EU, British negotiators work toward Brexit deal in Belgium

By Nicholas Sakelaris
EU exit negotiators will meet on Oct. 17 at a summit in Belgium. File Photo by Neil Hall/EPA-EFE
EU exit negotiators will meet on Oct. 17 at a summit in Belgium. File Photo by Neil Hall/EPA-EFE

Sept. 27 (UPI) -- The European Union's chief Brexit negotiator began talks With British officials in Belgium Friday to work toward an agreement, with about a month remaining before the departure deadline.

Michel Barnier met with Brexit secretary Stephen Barclay in Brussels, who was adamant the Irish "backstop" be stripped from any deal. The backstop, effectively an assurance of a soft border between Ireland and Northern Ireland after Britain leaves, has been perhaps the chief obstacle in negotiations.


While Barclay said Britain is committed to finding a deal, he said there isn't much time left.

"I think there is still a long way to go. I think we are coming to the moment of truth in these negotiations," he said.

The deadline to leave the EU is Oct. 31, but a new British law prevents Prime Minister Boris Johnson from completing the withdrawal without a trade agreement, or Parliament's approval to leave without one by Oct. 19.

Last week, EU negotiators said they are open to an alternative to the backstop -- but Irish deputy Simon Coveney said Friday London hasn't yet submitted a "serious" proposal.


"Until there is a serious proposal, which can be the basis of negotiations, then the gaps which are wide at the moment will remain," he said.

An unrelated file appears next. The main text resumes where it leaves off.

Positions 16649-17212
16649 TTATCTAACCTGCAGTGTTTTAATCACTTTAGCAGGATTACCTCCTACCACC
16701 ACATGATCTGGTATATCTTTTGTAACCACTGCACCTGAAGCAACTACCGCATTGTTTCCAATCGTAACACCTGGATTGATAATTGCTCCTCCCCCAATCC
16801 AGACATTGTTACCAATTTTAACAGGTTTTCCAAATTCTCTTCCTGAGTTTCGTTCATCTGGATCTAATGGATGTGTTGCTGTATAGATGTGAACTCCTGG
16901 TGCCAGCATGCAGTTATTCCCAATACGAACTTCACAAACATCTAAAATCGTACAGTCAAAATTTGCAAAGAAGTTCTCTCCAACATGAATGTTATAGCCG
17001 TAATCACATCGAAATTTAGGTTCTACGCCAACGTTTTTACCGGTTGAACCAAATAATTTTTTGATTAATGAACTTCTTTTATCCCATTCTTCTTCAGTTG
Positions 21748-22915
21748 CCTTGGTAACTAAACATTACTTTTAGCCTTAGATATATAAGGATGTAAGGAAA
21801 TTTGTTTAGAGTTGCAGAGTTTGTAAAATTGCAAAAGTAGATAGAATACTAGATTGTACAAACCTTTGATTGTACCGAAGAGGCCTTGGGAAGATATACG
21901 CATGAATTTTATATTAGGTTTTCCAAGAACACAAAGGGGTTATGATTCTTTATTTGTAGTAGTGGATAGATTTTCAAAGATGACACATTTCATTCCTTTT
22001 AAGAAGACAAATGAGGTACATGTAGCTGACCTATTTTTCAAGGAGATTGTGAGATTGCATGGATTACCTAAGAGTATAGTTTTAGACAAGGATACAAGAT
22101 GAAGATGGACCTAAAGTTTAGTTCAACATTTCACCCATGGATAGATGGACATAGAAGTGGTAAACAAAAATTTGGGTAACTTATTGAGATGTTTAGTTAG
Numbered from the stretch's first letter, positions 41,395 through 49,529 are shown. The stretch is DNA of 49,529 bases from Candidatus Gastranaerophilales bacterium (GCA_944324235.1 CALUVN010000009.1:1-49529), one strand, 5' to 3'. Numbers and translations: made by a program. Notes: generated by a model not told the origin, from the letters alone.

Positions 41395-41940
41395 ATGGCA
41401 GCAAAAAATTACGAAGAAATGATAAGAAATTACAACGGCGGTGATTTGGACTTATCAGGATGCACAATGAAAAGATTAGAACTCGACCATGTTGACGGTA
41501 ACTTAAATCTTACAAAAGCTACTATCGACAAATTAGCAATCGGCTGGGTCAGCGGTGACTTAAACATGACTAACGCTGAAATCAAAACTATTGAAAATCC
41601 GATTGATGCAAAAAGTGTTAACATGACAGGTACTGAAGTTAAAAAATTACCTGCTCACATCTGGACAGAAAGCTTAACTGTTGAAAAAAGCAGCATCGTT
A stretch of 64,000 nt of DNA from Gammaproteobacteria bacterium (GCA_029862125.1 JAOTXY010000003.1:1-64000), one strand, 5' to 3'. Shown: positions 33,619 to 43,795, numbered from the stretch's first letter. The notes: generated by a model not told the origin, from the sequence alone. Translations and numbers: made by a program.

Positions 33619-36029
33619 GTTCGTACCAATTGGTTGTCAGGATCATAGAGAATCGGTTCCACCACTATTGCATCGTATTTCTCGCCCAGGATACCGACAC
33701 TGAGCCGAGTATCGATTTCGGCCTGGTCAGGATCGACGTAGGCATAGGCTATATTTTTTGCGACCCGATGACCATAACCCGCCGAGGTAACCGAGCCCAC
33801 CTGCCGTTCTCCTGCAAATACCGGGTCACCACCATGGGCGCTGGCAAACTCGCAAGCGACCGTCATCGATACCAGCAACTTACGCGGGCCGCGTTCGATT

He added that "time is running out" and "the onus is on the British prime minister and his team" to put serious proposals on the table.

Johnson's office said Friday there are still "significant obstacles" to a deal.

"From an Irish perspective, we of course think that an extension is preferable to a no-deal," Coveney said. "But I think there would have to be good reason behind that to ask for an extension."

EU President Jean-Claude Juncker said he and Barnier are doing everything they can for a deal and if they fail, it's Britain's fault.

Irish Prime Minister Leo Varadkar said he's not optimistic about a deal, but urged British leaders to present a plan at a Brexit summit on Oct. 17.

"The withdrawal agreement is actually an international treaty," he said. "It's not the kind of thing that can be amended or cobbled together late at night."

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